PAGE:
# Tension in two cables

1. Feb 9, 2008

### jonyamikun

[SOLVED] Tension in two cables

The problem statement, all variables and given/known data
21.0 kg loudspeaker is suspended 2.40 m below the ceiling by two 3.90 m long cables that angle outward at equal angles.

The attempt at a solution
So my homework comes from the MasteryingPhysics online homework.

What I first start out with is my free body diagram. I have 3 arrows, one pointing down for weight of the speakers by the earth (Wse) and two arrows pointing up diagonally (Ts1 and Ts2). Since the speaker is static you have Ts1 + Ts2 + Wse = 0.

That was about as far as I could go. I then looked up information in my book but couldn't find much and so I resorted to the internet. I came across this page: http://science.palomar.edu/physics/Physics230/Tutor/4-31.html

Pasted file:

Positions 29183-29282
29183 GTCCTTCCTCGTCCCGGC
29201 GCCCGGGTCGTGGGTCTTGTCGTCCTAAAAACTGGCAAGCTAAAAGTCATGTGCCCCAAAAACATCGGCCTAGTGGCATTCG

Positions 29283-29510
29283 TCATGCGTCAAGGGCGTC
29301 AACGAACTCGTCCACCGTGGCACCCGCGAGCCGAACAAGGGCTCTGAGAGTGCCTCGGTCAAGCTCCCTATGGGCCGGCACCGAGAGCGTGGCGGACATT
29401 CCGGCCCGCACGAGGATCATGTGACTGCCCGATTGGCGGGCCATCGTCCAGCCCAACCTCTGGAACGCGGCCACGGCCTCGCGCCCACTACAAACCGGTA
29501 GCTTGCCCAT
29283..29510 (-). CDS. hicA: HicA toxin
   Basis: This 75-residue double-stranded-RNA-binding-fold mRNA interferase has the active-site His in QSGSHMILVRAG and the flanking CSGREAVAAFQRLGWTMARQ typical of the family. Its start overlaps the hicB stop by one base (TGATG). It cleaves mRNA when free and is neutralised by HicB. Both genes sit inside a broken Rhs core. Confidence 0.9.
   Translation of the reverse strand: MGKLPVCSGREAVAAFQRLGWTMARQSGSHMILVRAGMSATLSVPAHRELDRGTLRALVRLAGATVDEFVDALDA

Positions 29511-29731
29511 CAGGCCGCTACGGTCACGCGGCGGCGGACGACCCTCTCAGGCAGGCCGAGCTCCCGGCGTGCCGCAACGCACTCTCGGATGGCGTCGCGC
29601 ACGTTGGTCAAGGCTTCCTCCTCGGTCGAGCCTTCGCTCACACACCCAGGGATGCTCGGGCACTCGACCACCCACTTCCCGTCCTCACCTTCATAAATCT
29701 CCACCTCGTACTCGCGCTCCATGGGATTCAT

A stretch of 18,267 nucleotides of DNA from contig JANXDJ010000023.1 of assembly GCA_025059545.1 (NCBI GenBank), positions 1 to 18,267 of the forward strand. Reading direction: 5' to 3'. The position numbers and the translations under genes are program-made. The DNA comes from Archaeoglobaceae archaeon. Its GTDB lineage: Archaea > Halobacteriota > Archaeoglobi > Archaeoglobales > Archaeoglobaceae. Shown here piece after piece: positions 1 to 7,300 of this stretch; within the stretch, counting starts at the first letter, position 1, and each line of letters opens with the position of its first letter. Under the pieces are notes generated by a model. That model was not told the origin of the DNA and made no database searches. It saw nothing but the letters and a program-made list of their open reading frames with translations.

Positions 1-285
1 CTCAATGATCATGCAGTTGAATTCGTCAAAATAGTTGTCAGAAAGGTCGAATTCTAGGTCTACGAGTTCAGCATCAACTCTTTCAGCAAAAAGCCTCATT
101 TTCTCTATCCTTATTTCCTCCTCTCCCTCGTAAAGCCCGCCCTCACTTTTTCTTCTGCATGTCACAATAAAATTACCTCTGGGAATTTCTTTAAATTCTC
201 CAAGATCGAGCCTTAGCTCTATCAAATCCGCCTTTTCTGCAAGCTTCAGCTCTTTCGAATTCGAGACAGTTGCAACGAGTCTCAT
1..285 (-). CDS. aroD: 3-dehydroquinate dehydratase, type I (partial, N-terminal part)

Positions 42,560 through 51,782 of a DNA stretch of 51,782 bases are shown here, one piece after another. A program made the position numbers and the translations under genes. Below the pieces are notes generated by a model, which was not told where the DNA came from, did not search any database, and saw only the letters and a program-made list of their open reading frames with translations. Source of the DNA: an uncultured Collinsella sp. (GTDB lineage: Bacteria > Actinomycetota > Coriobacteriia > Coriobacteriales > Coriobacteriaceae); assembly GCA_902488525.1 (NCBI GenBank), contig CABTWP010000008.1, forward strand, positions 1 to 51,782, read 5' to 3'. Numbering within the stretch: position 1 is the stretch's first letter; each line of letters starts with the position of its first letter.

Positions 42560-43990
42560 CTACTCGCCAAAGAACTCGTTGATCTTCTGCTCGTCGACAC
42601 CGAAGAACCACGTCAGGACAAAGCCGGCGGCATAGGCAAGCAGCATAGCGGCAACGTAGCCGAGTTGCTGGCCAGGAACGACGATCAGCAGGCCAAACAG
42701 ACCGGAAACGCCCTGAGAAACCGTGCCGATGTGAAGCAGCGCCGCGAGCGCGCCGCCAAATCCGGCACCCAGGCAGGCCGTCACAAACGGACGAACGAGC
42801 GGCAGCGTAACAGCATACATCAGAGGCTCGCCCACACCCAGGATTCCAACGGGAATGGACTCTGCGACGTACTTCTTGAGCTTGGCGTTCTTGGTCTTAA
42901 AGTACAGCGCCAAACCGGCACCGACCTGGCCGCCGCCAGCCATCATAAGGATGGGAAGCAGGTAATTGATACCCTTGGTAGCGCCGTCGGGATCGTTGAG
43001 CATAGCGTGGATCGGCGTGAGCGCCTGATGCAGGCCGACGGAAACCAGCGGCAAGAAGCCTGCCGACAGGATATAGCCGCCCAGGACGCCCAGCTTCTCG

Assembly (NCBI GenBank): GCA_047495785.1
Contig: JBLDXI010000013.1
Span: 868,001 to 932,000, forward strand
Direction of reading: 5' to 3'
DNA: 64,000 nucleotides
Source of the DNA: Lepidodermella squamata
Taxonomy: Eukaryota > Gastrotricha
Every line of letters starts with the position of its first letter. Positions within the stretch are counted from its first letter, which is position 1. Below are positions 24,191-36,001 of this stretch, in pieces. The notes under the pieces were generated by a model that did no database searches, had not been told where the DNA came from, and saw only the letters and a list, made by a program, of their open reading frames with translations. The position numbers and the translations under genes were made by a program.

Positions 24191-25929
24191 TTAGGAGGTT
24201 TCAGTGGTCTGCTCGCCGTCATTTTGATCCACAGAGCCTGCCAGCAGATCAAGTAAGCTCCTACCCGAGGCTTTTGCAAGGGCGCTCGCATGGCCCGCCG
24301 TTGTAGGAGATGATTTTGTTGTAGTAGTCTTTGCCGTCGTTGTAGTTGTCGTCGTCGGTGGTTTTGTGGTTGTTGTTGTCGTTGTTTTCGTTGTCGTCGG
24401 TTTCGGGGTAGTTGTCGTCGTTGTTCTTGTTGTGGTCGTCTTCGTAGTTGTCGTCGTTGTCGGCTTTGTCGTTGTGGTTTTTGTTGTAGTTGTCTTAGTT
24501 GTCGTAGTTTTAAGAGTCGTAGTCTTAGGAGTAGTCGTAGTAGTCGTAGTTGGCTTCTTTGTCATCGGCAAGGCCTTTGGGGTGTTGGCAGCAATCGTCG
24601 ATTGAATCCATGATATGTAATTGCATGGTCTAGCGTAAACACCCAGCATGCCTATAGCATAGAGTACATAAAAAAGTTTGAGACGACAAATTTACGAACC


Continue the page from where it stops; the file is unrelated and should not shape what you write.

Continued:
I used the equation they give T = mg/2sin(theta)

I set a x-y axis starting with the speaker as the origin. I find the triangle that one string forms with the y-axis and the ceiling.

I find the angle that corresponds with the picture on the page I found and plug in the information I have into the equation: T = (21*9.81)/(2sin(37.98))

Putting this data into the answer box, I get the feedback: "Remember to use radians, not degrees, in arguments to trigonometric functions."

I don't lose any attempts with the answer so I think I'm on the right track but I don't know what to do at this point.

Last edited by a moderator: Apr 23, 2017
2. Feb 9, 2008

### chrsr34

It sounds to me like the angle is a 3-4-5 triangle. Don't use 2sin(37.98) in the denominator, it is at best an approximation.
Use 2(3/5). When you are given those little reference triangles (dont know actual names), just remember your trig SOH CAH TOA. Since you are looking for the sin, which is S=O/H, that should give you 3/5. Thats all you need. Multiply it bye the magnitude 2.